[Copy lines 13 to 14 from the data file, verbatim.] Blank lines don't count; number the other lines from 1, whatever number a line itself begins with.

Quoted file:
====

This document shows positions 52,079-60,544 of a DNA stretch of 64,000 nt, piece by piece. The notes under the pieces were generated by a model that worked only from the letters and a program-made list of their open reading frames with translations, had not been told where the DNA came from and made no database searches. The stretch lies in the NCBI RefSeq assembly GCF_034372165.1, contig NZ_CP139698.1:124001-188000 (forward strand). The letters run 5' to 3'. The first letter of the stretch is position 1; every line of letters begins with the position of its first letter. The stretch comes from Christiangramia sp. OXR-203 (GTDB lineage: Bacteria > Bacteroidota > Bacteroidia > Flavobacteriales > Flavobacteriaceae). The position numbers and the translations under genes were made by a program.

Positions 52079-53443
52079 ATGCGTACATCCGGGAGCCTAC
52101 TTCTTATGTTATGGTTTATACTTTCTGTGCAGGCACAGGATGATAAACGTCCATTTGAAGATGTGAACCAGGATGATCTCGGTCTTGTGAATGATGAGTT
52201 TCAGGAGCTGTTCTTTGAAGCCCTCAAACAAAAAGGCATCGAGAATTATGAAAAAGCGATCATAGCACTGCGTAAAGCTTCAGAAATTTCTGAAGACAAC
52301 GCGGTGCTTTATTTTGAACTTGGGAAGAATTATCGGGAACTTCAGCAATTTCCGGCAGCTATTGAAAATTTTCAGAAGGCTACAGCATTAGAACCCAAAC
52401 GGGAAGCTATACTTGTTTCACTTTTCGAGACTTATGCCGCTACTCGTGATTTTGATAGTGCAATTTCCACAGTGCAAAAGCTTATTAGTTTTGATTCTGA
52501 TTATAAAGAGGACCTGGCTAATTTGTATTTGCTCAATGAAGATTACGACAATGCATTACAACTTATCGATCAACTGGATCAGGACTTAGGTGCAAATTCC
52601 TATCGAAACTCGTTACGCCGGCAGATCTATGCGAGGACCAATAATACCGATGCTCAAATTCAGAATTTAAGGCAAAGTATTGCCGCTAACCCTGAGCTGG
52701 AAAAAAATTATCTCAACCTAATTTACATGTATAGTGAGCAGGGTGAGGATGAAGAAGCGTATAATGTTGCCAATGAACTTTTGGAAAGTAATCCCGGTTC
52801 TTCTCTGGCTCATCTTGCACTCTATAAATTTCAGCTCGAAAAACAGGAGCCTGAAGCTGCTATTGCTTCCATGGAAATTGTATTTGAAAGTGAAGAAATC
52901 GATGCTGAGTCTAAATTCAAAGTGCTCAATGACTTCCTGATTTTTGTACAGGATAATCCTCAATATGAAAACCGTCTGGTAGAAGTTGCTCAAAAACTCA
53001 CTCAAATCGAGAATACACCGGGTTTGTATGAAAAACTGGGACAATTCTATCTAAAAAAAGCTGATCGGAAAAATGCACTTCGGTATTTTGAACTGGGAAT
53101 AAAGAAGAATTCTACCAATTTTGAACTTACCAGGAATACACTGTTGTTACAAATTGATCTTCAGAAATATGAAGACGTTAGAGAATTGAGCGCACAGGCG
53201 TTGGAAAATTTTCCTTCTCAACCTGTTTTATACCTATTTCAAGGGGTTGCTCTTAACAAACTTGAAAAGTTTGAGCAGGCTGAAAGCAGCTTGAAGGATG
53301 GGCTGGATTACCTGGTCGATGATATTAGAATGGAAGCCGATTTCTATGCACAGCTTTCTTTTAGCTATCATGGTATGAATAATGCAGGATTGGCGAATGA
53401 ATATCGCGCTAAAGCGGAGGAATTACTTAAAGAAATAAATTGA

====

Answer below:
53001 CTCAAATCGAGAATACACCGGGTTTGTATGAAAAACTGGGACAATTCTATCTAAAAAAAGCTGATCGGAAAAATGCACTTCGGTATTTTGAACTGGGAAT
53101 AAAGAAGAATTCTACCAATTTTGAACTTACCAGGAATACACTGTTGTTACAAATTGATCTTCAGAAATATGAAGACGTTAGAGAATTGAGCGCACAGGCG